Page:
When Gail Simone rescued DC’s Catman from the Brad Meltzer Memorial Scrap-Heap Of Silver-Age Villains™, she asserted the nearly-forgotten character had the potential to be every bit as cool as a certain Dark Knight.
In fact, Ms. Simone suggested that Bob Kane and Bill Finger could have just as easily named their seminal creation “Catman” instead of pinning their hopes and aspirations on a winged rodent. Heck, if history had continued down that path maybe Bruce Wayne would have ended up a pathetic has-been in Meltzer’s Green Arrow instead of poor Thomas Blake.
The joke of it all, of course, is that a “Cat-Man” very similar to Blake in appearance and methodology battled crime during comics’ Golden Age for a small, nearly forgotten publisher who probably hoped to cash in on the Caped Crusader’s popularity.
Cat-Man (or “Catman,” as he was later known) first appeared in the fourth issue of Helnit’s Crash Comics (1940). Created by artist Irwin Hasen and a writer whose name is lost to the ages, the “Cat Crusader” (sorry, couldn’t resist) was David Merrywether, who – much like Batman – witnessed the death of his parents after the family was attacked by bandits while traveling across Burma.
The young Merrywether, however, was fortunate enough to be rescued by a kindly she-Tiger who raised the child as her own in the wilds of Burma. (Any resemblance to Edgar Rice Burroughs’ Tarzan at this point probably isn’t coincidental … )
Through the magic of comics, the child somehow absorbed the physical attributes of his foster mother and found himself endowed with augmented strength, agility and vision. After the tigress passed on, her spirit also granted Merrywether the gift of nine lives.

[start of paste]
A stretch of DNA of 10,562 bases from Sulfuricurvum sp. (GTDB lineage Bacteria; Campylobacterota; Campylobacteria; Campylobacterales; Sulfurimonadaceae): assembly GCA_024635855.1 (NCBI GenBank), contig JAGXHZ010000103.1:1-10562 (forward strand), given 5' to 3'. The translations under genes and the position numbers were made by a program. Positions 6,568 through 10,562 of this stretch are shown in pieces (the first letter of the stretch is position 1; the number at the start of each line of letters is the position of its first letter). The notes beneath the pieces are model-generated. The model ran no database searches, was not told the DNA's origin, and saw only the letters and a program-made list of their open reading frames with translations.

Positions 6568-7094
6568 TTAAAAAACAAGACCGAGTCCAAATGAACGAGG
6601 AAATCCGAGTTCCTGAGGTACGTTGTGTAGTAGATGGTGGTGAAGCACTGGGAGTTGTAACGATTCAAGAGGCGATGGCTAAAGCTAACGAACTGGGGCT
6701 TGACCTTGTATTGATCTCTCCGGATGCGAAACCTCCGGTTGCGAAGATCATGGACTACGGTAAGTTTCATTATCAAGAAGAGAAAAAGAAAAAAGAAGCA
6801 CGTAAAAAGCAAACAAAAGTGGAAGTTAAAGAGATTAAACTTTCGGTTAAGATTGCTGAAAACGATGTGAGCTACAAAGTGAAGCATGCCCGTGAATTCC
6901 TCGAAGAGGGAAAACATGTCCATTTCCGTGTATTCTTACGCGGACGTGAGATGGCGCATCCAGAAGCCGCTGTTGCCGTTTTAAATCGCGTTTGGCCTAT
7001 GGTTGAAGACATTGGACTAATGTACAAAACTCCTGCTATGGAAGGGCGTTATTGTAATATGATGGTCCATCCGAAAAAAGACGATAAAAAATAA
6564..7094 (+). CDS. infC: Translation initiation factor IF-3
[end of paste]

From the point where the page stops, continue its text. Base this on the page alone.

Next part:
Not a bad deal.
The young man returned to America and, shocked by the injustices he witnessed in so-called civilized society, adopts the identity of “Cat-Man.” He later enlisted in the U.S. Army and even adopted an 11-year-old girl who became his trusty sidekick, Kitten.
(Unlike Robin, who remained a prepubescent for decades, Kitten aged throughout the duration of the strip and was eventurally drawn with more … er … “adult” attributes.)
The Cat-Man feature ran for about five years and even spawned a Phantom-esque Australian doppelganger. Years after his title went under, the Golden Age Cat-Man enjoyed a semi-renaissance under the auspices of Bill Black and – more recently – Alex Ross.
Not too bad for a second-tier character that never enjoyed the benefits of a large publishing house or superstar creators.
From Cat-Man Comics # 25 -nearly 20 years before Bill Finger and Jim Mooney sent the Thomas Blake incarnation after Batman* – here’s the Golden Age hero and his able assistant in “The Eyes Of Justice.”
The art is credited to Charles Quinlan.
* I’m not even going to get into the Catman who fought Blackhawk in 1959…